The staff understand that we make terrible mistakes yet help us to turn our lives around. Ten years ago, I got a DUI (driving under influence) following a staff Christmas party and some other police charges that put me in the Criminal Record loop. Finding a job has not been easy because of this. I was addicted to alcohol.

I have since completed the full addictions recovery course and got my driver’s license back. With the support of staff, I am in the process to remove my criminal record. I graduated in June 2017 from a CDI and I have a job at the front desk of a Winnipeg motel. I have been transformed.

We need programs like this in our community! I thank all the donors and people who contribute to  Place of Hope and the 1st Steps to Employment Program. To have a better society, we need the place and time to deal with underlying issues. Thank you for the opportunity to do this in my life!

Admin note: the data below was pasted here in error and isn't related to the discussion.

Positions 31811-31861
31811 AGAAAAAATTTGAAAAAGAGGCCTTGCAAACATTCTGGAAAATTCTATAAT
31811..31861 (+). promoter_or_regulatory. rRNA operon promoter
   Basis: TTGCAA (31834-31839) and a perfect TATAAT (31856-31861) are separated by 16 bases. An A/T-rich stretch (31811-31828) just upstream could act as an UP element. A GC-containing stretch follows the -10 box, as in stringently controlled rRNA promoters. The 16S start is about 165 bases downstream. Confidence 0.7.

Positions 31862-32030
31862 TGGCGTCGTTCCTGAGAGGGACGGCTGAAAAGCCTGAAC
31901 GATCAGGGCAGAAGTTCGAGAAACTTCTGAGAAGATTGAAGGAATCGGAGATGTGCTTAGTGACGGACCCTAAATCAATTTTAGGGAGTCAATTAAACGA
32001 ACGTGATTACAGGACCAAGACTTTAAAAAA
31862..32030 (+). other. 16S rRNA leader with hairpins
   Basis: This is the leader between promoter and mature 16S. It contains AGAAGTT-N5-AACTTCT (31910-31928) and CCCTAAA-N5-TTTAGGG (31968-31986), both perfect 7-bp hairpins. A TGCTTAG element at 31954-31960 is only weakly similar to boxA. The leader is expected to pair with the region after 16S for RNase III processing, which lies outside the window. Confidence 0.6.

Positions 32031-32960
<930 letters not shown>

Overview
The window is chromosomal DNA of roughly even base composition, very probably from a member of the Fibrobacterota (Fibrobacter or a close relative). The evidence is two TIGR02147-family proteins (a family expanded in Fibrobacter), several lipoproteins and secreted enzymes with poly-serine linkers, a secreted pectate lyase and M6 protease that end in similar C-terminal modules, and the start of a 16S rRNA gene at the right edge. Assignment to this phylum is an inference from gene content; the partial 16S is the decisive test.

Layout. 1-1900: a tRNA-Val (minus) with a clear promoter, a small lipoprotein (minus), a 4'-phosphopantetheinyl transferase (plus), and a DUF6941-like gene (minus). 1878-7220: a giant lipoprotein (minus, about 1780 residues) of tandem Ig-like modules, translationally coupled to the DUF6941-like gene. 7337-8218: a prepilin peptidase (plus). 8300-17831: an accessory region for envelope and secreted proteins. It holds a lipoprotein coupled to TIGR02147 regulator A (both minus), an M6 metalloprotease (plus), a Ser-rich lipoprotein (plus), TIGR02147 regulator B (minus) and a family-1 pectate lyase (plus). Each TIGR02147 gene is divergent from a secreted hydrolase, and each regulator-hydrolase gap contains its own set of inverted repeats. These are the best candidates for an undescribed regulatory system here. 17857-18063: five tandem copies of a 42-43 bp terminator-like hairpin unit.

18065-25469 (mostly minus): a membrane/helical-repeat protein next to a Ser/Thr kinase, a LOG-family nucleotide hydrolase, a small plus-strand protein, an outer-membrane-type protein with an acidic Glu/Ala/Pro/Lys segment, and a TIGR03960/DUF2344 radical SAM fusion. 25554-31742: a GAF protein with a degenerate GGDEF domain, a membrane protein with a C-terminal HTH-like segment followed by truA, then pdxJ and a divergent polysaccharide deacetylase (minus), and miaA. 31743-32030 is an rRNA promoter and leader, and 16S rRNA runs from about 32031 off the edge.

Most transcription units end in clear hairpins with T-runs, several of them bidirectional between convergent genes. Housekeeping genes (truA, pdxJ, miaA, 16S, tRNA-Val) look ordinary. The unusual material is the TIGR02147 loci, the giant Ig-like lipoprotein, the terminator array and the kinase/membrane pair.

-Edwin Romero Flores

Donate to Change the Future!

The positive change in behaviour and confidence levels seen in the children and youth in our programs is one of the biggest motivational factors to insure these programs continue to exist. Brad Calder and Cadena Sinclair run our Children’s Program (ages 6-12) and the Summer Day Camp at Flora house. The programs are geared to encourage ongoing personal growth and to help children improve their skills in math, English, science, sports, the arts, nutrition, and computers.

Flora House kidsTogether Brad and Cadena play an important role in providing the neighborhood with a safe place where their children are steered away from crime, drugs and unfortunate situations that occur commonly in this neighborhood.  Brad and Cadena are positive role models and work to ensure a safe and positive environment for the children. Through counseling and teaching, the children learn better nutrition, health and decision making skills to build a successful future.


Flora House MuralWe would love to take these children to more outings so that they can experience a world outside of their own, however a lack of funding has been a large barrier. One of the hopes Brad has for this program is to increase staffing to exceed the capacity of 12 children per program. He hopes that in the future Flora House can acquire funding to create a similar program for 15-17 year old’s, so that the youth in the current program can continue to be guided towards a more fulfilling life at a age where outside influences are at their height.